Since Gareth was released from prison last year, he’s flourished. But, he says, without National Prison Radio – and one programme in particular – it would have been very different. “I’ve no doubt The Rock Show saved my life,” he says.
Gareth first came across National Prison Radio, and The Rock Show, while serving an indeterminate prison sentence.
It was 2013 and he had found himself in a prison cell, lost and lonely, unsure when he would be released. That Christmas, he was in a very dark place.
“I was in despair more often than not. It was the anniversary of the death of my son. I was in the depths of therapy. I was quite heavily medicated.
“I have a long history of self-harming. I had it my mind to give up once or twice. I was trying to think of a good reason to keep going. The Rock Show was that reason.”
He loved the music and started to write in – becoming a regular name on the programme.
He would share his feelings with The Rock Show listeners by writing in to National Prison Radio. And they would respond with words of support.
“Often, the presenter would talk about The Rock Show family, referring to us as ‘brothers and sisters’. It was amazing to feel a connection with other people.
“It gave me enough time to get to a place where I could access more support. It was a bridge.”
Since he was released in 2017, Gareth’s life has completely turned around. While in prison, he got to know Learning Together, a criminology course at Cambridge University where students study alongside people who are serving prison sentences. He is now completing his criminology degree, and was a 2017 Longford Scholar.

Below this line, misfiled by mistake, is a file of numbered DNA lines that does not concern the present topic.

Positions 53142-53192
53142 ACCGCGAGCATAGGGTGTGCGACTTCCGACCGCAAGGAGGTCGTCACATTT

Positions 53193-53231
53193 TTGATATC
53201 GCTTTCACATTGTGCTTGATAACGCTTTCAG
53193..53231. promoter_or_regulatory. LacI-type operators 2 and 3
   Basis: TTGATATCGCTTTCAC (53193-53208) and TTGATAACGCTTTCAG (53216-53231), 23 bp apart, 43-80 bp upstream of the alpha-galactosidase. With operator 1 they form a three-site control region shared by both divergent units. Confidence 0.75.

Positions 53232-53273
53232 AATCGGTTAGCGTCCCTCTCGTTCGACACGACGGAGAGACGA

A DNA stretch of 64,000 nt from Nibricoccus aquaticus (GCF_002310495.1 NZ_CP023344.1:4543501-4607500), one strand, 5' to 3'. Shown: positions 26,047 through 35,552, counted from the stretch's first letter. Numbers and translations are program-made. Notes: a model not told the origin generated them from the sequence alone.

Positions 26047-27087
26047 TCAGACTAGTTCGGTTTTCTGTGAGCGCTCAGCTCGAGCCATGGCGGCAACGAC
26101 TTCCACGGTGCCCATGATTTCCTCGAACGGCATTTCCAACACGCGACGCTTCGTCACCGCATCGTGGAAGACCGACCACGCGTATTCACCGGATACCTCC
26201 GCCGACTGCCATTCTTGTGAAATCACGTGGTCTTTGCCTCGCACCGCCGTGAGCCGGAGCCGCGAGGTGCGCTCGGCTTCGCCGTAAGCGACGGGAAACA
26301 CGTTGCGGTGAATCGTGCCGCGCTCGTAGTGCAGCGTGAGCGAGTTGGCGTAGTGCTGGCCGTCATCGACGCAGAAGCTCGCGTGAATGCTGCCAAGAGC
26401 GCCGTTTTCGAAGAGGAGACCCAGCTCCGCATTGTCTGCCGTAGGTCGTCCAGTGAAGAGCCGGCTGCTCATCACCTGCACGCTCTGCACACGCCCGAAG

In December, Gareth attended his first rock gig since release – Five Finger Death Punch at Wembley Arena. “It was incredible,” he says. “It felt like I’d earned that pleasure.”
Rock fans in prison don’t have to write in to be a member of The Rock Show family – they just have to listen. But, like Gareth found, it can be a place where you can not only hear music you enjoy, but get comfort from a group of people facing many of the same issues you are.
Here’s what some of the current Rock Show family have to say about the show.
“I’ve had the worst year of my life. My boyfriend passed away and I was recalled. I lost my flat, my possessions, my job and my freedom. Without The Rock Show I would have cracked up. It helped me channel my emotions and picked me up when I was really down.” – HMP Drake Hall
“If I can explain it like this – if anyone has been to a metal gig and been in a mosh pit, they know that if anyone falls over, they get picked up straight away. That’s what The Rock Show family does for each other.” – HMP/YOI Chelmsford
“Rockers are so passionate about their music – but it’s not available on the mainstream media we get in prison. Being able to listen to The Rock Show massively lifts my mood.” – HMP Winchester
“The Rock Show has massively helped me through my sentence. Not only could I listen to some of my favourite songs, but I also felt connected to The Rock Show family – like-minded people in the same situation.” – HMP Send
“The Rock Show is more than just a radio programme – it’s a place where people who feel a bit different can come together. Being here isn’t fun, but The Rock Show makes it more tolerable.” – HMYOI Brinsford
The Rock Show is broadcast on National Prison Radio every Saturday night at 7pm. Most of the music is made up of requests from listeners – collectively known as ‘The Rock Show family’ – who also share messages of support with each other.